Science Curriculum Guide

World Languages

Fifth Graders follow a Rotation (one quarter each of French, Latin, Mandarin, and Spanish)

This quarter-long course introduces 5th grade students to the culture and language of France in an investigative manner. Daily homework centers on discovering French food, sports and games, history and geography, fashion, literature, colonialization, etc. Students enjoy the sights, sounds, and tastes of France throughout the course. Students leave the course with an appreciation for the rich and varied culture of France and its impact throughout the world - not to mention acquiring several useful vocabulary phrases to get them going on their future study of French.

This quarter-long course provides an introduction to the Latin language and the world of Classical Studies. Students will enjoy comparative vocabulary study including derivatives and cognates in English. Along with the basics of Latin grammar, we will cover the lasting cultural legacy of Rome. Discussions on mythology, daily and private life, Mediterranean geography, and famous men and women of the ancient world round out the course.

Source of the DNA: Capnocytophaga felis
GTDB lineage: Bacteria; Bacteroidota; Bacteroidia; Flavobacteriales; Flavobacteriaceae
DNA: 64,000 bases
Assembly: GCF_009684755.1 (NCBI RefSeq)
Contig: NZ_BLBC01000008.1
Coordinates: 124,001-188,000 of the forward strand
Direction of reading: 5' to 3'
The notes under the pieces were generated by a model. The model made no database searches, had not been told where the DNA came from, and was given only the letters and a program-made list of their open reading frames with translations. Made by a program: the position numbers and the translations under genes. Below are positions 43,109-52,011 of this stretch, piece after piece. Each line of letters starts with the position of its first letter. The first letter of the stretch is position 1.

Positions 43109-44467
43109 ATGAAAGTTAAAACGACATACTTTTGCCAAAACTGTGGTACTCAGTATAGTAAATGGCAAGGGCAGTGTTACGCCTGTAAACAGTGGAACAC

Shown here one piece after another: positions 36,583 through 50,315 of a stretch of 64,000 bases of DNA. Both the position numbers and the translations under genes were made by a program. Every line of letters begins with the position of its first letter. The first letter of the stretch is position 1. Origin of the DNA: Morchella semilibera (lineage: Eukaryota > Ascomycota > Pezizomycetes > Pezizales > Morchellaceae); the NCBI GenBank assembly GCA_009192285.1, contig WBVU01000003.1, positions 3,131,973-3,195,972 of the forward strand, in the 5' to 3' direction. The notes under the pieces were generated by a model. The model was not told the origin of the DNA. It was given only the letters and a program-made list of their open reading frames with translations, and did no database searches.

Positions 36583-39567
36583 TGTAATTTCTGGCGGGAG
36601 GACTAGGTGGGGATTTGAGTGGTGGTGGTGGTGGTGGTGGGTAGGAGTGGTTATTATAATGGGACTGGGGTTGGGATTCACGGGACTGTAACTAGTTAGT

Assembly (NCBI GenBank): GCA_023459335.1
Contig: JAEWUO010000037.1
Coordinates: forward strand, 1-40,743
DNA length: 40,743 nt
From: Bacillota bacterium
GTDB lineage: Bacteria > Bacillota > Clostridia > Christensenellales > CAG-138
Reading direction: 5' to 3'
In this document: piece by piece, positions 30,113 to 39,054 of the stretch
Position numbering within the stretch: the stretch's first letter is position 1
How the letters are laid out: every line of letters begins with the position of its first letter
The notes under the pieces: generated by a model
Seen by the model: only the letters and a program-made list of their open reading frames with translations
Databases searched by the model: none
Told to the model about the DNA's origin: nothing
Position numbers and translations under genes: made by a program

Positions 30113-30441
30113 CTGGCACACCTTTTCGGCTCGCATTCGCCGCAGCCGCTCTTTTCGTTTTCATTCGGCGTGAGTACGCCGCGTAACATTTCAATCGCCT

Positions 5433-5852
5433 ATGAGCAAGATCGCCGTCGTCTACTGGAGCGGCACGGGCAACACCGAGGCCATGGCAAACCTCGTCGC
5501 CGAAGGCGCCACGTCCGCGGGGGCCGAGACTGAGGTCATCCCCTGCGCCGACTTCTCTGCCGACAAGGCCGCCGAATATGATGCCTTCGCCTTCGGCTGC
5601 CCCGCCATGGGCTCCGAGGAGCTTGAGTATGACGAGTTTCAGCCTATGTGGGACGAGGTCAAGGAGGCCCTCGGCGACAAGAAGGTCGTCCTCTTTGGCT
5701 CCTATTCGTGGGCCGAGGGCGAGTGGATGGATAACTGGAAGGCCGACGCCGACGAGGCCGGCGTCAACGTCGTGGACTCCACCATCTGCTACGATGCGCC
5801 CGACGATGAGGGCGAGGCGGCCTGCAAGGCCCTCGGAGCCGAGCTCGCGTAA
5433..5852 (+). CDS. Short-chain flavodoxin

This quarter-long course introduces Mandarin to 5th grade students and endeavors to arouse their interest in learning an Oriental language. Through this 9-weeks course, students will be taught to understand vocabulary and expressions related to common daily settings. They will repeat, recite and reproduce words or sentences with fair accuracy as they begin to develop interest in learning Mandarin.

This quarter-long course introduces students to the Spanish language through the study of common words and expressions, basic grammatical structures and culture. Group interaction, written and listening exercises, as well as songs and videos will reinforce correct pronunciation and assimilation of the language. Instruction is in both Spanish and English, but students are expected to use Spanish whenever possible.

World Languages Curriculum Guide